Private Schools Driving Segregation of D.C. Students: Report

When it comes to the segregation of students in the District, a new study suggests private schools play a significant role in the issue.

According to an Albert Shanker Institute research brief, “Public and Private School Segregation in the District of Columbia,” released Wednesday, Nov. 1, they found that segregation is more pronounced when both sectors are considered together than when either the public or private sector is considered alone.

“This is because a substantial proportion of total citywide segregation is due to the separation of students between sectors, particularly the fact that private schools enroll just 15 percent of D.C. students, but about 57 percent of its white students,” wrote Matthew Di Carlo and Kinga Wysienska-Di Carlo, the report’s authors.

The report said that total segregation in D.C. may be even greater than previously thought, since virtually no analysis included private school students.

“It also means that, even if public schools were perfectly integrated, citywide segregation would remain quite extensive, since over half of the city’s white students would still be separated from public school students, who constitute about 85 percent of the city’s students,” the authors said. “In a very loose sense, D.C.’s private schools serve as the segregation equivalent of a suburb within the city.”

The Shanker Institute said that they used traditional public, charter and private schools to provide a comprehensive portrait of student segregation in the nation’s capital.

The report also found that in the private school sector, the separation of white students from African-American and Latino students remains the primary driver of segregation of those three groups.

In public schools, however, the separation of African-American and Latino students from each other contributes as much to total segregation as does the separation of white students from African-American and Latino students.

“This analysis shows that private schools are a big factor in the overall segregation picture,” said Elizabeth Davis, president of Washington Teachers Union. “But that doesn’t mean that we don’t need to do more to promote integration within the public school sector. It’s the right thing to do, for the benefit of all our students.”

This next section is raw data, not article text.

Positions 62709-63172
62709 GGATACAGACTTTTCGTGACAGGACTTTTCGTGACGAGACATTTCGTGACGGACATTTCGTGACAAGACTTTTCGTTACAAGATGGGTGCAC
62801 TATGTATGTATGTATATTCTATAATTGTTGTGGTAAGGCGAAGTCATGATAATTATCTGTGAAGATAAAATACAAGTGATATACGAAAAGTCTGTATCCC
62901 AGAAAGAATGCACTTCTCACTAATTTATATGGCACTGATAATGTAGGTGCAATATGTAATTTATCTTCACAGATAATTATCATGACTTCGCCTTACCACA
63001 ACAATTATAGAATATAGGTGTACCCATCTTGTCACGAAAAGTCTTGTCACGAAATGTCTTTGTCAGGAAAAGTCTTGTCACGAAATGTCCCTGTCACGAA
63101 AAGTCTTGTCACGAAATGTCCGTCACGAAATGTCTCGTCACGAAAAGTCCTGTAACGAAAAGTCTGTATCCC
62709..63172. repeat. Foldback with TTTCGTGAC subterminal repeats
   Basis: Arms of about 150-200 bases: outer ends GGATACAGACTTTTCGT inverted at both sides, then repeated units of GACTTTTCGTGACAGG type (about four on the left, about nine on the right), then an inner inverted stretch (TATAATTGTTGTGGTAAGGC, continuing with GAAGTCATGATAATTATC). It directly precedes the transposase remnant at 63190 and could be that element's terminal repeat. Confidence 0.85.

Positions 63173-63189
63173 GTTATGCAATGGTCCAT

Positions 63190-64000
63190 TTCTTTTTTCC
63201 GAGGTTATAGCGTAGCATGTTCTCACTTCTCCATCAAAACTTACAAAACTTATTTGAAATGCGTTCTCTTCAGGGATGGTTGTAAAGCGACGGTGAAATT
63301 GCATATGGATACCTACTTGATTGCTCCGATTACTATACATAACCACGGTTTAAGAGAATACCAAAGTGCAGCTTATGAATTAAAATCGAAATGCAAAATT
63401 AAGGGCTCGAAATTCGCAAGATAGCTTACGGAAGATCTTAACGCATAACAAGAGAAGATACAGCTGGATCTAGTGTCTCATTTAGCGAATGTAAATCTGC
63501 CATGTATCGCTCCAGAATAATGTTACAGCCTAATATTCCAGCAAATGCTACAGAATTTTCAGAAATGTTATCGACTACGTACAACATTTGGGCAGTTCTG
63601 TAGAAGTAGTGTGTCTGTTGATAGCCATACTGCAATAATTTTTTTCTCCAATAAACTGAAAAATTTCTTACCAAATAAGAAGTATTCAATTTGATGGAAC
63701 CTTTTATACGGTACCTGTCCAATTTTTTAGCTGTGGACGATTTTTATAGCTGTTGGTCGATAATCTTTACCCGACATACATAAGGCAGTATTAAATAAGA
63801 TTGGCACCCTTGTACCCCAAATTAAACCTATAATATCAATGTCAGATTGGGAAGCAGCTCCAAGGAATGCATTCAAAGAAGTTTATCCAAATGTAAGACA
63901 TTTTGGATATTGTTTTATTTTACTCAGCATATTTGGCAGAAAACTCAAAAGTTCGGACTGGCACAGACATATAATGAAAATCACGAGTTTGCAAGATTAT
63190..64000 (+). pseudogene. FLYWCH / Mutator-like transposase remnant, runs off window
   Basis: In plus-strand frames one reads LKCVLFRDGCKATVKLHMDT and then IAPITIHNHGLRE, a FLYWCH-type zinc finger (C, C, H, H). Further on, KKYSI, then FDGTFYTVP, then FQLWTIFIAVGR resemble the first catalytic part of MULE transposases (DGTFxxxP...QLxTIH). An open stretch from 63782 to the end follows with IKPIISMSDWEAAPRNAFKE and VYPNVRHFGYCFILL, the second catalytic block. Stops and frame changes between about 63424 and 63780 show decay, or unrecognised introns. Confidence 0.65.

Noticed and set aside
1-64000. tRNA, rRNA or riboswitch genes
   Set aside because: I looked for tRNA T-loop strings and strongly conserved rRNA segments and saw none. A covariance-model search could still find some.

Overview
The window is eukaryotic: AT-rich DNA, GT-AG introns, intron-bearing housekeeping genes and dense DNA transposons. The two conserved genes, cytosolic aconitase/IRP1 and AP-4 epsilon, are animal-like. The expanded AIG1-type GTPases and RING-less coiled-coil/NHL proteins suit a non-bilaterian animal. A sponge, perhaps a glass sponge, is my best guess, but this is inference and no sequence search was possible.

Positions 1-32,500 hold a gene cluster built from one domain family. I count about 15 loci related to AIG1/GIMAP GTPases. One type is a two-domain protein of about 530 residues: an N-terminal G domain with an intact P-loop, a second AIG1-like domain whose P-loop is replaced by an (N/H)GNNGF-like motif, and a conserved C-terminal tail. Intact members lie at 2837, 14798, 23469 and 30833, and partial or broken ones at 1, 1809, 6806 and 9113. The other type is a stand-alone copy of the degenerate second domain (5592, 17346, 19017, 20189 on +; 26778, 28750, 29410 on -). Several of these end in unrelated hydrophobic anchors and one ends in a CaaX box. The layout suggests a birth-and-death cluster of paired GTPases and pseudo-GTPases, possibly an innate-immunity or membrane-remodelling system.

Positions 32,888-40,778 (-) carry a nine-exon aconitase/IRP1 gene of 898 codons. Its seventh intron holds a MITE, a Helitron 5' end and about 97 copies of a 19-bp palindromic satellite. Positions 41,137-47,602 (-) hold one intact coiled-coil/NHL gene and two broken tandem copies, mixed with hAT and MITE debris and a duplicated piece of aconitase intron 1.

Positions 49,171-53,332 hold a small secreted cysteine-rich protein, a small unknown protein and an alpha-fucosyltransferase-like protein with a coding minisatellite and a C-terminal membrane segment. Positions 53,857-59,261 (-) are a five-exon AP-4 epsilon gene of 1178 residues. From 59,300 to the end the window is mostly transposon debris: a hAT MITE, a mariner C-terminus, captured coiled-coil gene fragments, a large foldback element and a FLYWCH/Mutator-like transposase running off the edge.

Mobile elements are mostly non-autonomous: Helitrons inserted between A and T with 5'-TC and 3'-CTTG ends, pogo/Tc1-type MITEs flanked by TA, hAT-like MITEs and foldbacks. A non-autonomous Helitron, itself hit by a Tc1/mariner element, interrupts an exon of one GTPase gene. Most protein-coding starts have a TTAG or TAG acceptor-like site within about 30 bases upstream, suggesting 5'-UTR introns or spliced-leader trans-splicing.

The report also said that citywide, 60.5 percent of the typical white student’s peers are also white, though only 15 percent of the city’s students are white.

“Even in a city where the vast majority of students are minorities, the average white student still attends a mostly white school,” the authors said. “This is rather striking and is indicative of the concentration of white students in certain schools in both public and private school sectors.”

In the public sector, the typical white student attends a school in which roughly 42 percent of their peers are also white, despite the fact that less than eight percent of public school students are white.

Conversely, in the private sector, about 65 percent of the typical African-American student’s peers are also African-American, even though only 28 percent of private school students are African-American, the report said.

“Overall, students in D.C. attend schools in which their own races or ethnicities are strongly overrepresented,” the authors wrote.

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Sarafina Wright –Washington Informer Staff Writer

Sarafina Wright is a staff writer at the Washington Informer where she covers business, community events, education, health and politics. She also serves as the editor-in-chief of the WI Bridge, the Informer’s millennial publication. A native of Charlotte, North Carolina, she attended Howard University, receiving a Bachelor of Arts in Journalism. A proud southern girl, her lineage can be traced to the Gullah people inhabiting the low-country of South Carolina. The history of the Gullah people and the Geechee Dialect can be found on the top floor of the National Museum of African American History and Culture. In her spare time she enjoys watching either college football or the Food Channel and experimenting with make-up. When she’s not writing professionally she can be found blogging at E-mail: Social Media Handles: Twitter: @dreamersexpress, Instagram: @Sarafinasaid, Snapchat: @Sarafinasaid

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